The British Medical Association announced that junior doctors in England would be holding protests every month for the remainder of 2016.

They scheduled the action to take place from 8 am to 5pm between September 12 and 16, October 5 and 11, November 14 and 18 and December 5 and 9.

The protests are due to disputes to new contracts, which does not address the issues faced by junior doctors in the United Kingdom. Backing the claims of junior doctors, Council Chairman Dr Mark Porter of the BMA said that the alienation and frustration of doctors in training and their right to take industrial action is proper.

According to General Medical Council Chief Niall Dickson, the matter is of great concern, but junior doctors and the BMA are disregarding the safety and exposure to harm of patients.

Labour Shadow Health Secretary Diane Abbott had called on Health Secretary Jeremy Hunt to address the issue of contracts and scrap them immediately.

“Zero-Hour” contracts had led to a point where general practitioners in NHS hospitals had made errors. In some cases, this has cost them their careers.

Mr Hunt said that the protests would only cause further misery and pain to patients nationwide. He recognises the issues of the doctors but the concern is for the patients.

According to the Academy of Medical Royal Colleges, it is “disappointed” saying:

We are acutely aware that the NHS is under extreme pressure at the moment. Patient safety and quality of care must be the priority.

“We know there are genuine concerns about the contract and working arrangements, but we do not consider the proposed strikes are proportionate.

“Five days of strike action, particularly at such short notice, will cause real problems for patients, the service and the profession.”

Burkini Ban is An Attack on Personal Liberty

According to Telegraph Writer Juliet Samuel, Muslim women in France are under fire from politicians who want to ban the Burkini.

The fully-bodied suit designed for swimming while covering up the entirety of one’s body is famous with many Muslim women as it allows them to swim while observing their religious customs.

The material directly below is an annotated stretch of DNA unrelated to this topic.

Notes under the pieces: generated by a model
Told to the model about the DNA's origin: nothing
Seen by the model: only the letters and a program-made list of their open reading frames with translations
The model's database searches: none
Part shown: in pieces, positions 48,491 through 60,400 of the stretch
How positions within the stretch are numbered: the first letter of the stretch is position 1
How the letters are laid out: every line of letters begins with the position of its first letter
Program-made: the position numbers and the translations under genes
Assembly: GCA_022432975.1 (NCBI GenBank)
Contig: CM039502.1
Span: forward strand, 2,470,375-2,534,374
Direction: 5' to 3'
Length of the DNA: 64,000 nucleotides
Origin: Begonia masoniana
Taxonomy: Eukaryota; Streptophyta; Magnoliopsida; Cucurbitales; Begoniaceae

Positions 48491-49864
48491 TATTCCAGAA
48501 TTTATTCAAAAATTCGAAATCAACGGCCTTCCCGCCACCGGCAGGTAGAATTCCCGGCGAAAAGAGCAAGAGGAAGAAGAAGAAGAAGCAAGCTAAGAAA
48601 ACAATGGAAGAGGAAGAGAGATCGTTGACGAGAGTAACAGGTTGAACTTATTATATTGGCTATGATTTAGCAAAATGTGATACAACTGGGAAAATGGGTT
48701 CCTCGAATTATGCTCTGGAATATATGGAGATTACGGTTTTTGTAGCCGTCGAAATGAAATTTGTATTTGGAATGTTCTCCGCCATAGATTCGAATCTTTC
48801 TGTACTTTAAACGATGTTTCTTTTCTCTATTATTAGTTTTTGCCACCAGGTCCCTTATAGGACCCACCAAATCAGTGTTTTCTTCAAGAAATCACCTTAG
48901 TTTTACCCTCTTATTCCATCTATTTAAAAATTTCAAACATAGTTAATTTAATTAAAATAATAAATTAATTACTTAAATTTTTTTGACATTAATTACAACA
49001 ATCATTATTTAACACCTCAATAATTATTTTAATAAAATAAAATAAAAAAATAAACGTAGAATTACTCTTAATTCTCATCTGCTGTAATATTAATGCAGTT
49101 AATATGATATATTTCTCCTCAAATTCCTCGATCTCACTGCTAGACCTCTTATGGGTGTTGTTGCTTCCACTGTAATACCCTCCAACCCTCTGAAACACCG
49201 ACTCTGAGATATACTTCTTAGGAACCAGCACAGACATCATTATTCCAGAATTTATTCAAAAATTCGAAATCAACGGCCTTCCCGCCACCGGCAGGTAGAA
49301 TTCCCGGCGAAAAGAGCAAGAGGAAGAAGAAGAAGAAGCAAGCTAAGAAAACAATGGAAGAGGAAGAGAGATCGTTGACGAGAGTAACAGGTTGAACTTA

As France’s increasing security issues increase especially in tourist spots and leisure areas, new measures in Cannes and Villenueve-Loubet are pushing women to observe their customs or just obey the law.

Ms Samuel said that France’s paranoia is understandable due to the attacks on Nice and many other recent Islamic Extremism acts that had cost the lives of many. She added that displaying religious affiliation and belief is far from displaying one’s extremism in belief.

According to Ms Samuel, the real enemies of Europe and anti-terrorism are people who take their belief to heart in their own interpretation. She highlighted that women wearing “obstructive religious clothing like face-coverings” do not disrupt teaching or court hearings.

She said that the Cannes and Villenueve-Loubet rules only display France as a theocratic regime no less different from what both are fighting against.

UK Housing Crisis Is At Its Lowest Level

Families are renting instead of buying new homes all over the United Kingdom.

According to the Resolution Foundation’s research, Greater Manchester along with other cities see a huge reduction in home ownership since the year 2000. Yorkshire and West Midlands — notable for reduced prices in properties — are seeing sharp drops.

In 2003, England saw a huge increase of home ownership in 2003 and 71% of households owned their home. Today, the figure had fallen down to 64% according to the Foundation’s research. The thinktank said it is the lowest since 1986.

The analysis of the foundation highlights the scale of the Prime Minister’s job to improve the housing deficit that she promised.

The report, based on analysis of the latest Labour Force Survey, showed that in early 2016 only 58% of households in Greater Manchester were homeowners, compared with a peak of 72% in 2003. In outer London, the peak in ownership came earlier, in 2000, but the fall was also from 72% then to 58% in February. The West Midlands and Yorkshire have also seen double-digit drops, driven by declines in Sheffield and Leeds.

Stephen Clarke, policy analyst at the Resolution Foundation, said: “London has a well-known and fully blown housing crisis but the struggle to buy a home is just as big a problem in cities across the north of England.”